This chapter outlines a set of staple tools for data-driven research, explaining what it’s useful for and what the barrier to entry is.
|Data not available
|Freedom of Information Portals (e.g. What Do They Know, Frag den Staat)
|Basic—though some education may be required to inform people that they have the right to ask, how to phrase an FOI request, whether it is possible to submit these requests electronically, etc.
|While Freedom of Information portals are a good way of getting data, results often end up scattered. It would be useful to have results structured into data directories so that it was possible to search successful responses together with proactively released data so that there is one common source for data.
|Data available online but not downloadable (e.g. in HTML tables on webpages)
|For simple sites (e.g. information on an individual webpage), Google Spreadsheets and ImportHTML Function, or the Google scraper extension (basic).
For more complex webpages (information spread across numerous pages), a scraper will be required. Scrapers are ways to extract structured information from websites using code. There is a useful tool to make doing this easier online – Scraperwiki (advanced).
For the basic level, anyone who can use a spreadsheet and functions can use it. It is not, however, a well-known command, and awareness must be spread about how it can be used—people are often unnecessarily daunted because they presume scraping involves code.
Scraping using code is advanced and requires knowledge of at least one programming language.
In the Open Knowledge Foundation's international interviews with data-driven researchers, the need to be able to scrape was mentioned in every country interviewed.For more information or to learn to start scraping, see the School of Data course on Scraping.
|Data available only in PDFS or images
|A variety of tools are available to extract this information. Most promising non-code variants are ABBYY Finereader (not free) and Tabula (new software, still a bit buggy and requires people to be able to host it themselves to use).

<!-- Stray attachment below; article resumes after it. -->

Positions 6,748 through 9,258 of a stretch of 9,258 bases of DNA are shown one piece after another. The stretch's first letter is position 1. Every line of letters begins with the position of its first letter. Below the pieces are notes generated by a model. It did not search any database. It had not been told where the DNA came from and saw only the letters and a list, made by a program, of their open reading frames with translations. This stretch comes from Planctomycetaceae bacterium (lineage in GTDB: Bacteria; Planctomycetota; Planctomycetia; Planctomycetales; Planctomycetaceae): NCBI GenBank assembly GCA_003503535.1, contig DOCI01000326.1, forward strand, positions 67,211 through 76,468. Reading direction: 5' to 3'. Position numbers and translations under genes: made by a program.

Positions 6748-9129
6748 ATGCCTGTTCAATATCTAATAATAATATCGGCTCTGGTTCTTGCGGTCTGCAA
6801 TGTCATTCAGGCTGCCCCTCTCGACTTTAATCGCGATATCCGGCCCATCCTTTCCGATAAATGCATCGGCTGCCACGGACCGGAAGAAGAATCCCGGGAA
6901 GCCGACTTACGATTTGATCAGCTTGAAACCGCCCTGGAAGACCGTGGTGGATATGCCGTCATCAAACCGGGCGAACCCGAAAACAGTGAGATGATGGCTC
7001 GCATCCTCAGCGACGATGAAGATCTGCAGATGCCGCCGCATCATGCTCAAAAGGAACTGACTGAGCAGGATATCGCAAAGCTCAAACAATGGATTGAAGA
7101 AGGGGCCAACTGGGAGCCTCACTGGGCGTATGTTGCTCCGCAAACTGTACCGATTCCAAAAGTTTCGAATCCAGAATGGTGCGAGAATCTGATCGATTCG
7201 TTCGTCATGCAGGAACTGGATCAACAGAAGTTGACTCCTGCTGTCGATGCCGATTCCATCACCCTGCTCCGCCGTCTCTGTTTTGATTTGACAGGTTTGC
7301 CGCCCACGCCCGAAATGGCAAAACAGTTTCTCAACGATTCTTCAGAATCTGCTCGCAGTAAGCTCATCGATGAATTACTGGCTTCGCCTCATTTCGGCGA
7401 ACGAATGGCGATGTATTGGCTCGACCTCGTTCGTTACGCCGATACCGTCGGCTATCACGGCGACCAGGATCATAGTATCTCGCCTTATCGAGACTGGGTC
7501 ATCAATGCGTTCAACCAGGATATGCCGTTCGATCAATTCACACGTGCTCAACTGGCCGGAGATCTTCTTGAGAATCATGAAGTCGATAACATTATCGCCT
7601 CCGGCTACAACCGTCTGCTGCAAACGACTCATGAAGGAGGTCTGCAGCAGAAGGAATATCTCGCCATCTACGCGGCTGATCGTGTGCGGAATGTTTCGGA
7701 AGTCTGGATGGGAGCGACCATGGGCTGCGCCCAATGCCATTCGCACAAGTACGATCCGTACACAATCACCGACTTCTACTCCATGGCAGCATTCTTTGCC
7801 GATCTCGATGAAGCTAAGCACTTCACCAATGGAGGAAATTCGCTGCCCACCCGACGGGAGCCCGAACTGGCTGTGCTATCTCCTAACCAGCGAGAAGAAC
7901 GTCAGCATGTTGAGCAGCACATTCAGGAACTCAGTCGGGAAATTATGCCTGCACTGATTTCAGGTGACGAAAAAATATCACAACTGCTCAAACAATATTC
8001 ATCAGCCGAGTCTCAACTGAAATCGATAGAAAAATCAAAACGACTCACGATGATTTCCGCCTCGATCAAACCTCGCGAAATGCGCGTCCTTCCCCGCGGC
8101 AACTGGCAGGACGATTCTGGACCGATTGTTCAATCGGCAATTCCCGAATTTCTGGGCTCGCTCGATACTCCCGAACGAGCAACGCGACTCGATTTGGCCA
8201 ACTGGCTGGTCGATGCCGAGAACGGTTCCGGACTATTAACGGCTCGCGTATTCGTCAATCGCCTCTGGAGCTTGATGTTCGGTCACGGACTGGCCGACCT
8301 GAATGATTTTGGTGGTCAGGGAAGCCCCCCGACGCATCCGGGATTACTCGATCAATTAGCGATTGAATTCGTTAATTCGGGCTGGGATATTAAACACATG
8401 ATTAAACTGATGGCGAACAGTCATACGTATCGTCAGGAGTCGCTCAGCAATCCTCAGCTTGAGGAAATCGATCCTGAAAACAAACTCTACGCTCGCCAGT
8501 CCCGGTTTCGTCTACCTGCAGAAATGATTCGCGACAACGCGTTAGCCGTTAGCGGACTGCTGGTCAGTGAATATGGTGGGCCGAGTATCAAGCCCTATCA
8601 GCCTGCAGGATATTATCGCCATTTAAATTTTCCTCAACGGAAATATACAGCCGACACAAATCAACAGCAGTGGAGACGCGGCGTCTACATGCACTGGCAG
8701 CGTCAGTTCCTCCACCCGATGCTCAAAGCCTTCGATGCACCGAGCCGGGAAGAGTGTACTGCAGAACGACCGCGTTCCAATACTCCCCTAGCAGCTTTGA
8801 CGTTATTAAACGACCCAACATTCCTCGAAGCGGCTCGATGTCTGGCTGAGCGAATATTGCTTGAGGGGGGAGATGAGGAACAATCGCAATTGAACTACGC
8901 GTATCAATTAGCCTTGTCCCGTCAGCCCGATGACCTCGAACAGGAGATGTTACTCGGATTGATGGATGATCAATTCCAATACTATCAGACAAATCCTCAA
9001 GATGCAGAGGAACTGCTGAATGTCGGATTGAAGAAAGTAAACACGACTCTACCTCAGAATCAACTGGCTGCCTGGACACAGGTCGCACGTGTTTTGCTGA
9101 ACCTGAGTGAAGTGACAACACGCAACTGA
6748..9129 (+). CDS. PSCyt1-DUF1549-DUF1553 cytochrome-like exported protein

|Advanced. Most tools require knowledge of coding. Some progress is being made on non-technical tools. For more info and to see some of the advanced methods, see the School of Data course.
These tools are still imperfect, and it is still vastly preferable to advocate for data in the correct formats rather than to teach people how to extract.
Recently published guidelines coming directly from government in the UK and US can now be cited as examples to get data in the required formats.
|Several projects make use of secure dropboxes and services for whistleblowers
|Advanced. Security of utmost concern.
For example, MagyarLeaks.
|Data no longer available online
|Internet Archive Wayback Machine
|Messy data, typos, blanks (various)
|Spreadsheets, Open Refine, Powerful text editors (e.g. Text Wrangler) plus knowledge of Regular Expressions; messytables
Intermediate: Open Refine
Advanced: messytables, regular expressions
|Managing and transforming data with code
|Reconciliation of entity names
Reconciling entities is complicated both due to the tools needed as well due to the often corrupt state of the data.
|Mapping names to geographic data
|Visualizing networks and relationships between entities
|Intermediate to Advanced
|Need to be able to work with many many lines of data (too big to be able to fit in Excel)
|OpenSpending.org, Other database software (PostGres, MySQL), command line tools
|Basic to Advanced
|As few countries currently release transaction-level data, this is not a frequent problem, but it is already problematic in places such as Brazil, the US, and the UK. As we push for greater disclosure, this will be needed ever more.
|Performing repetitive tasks or modelling
|Basic to Intermediate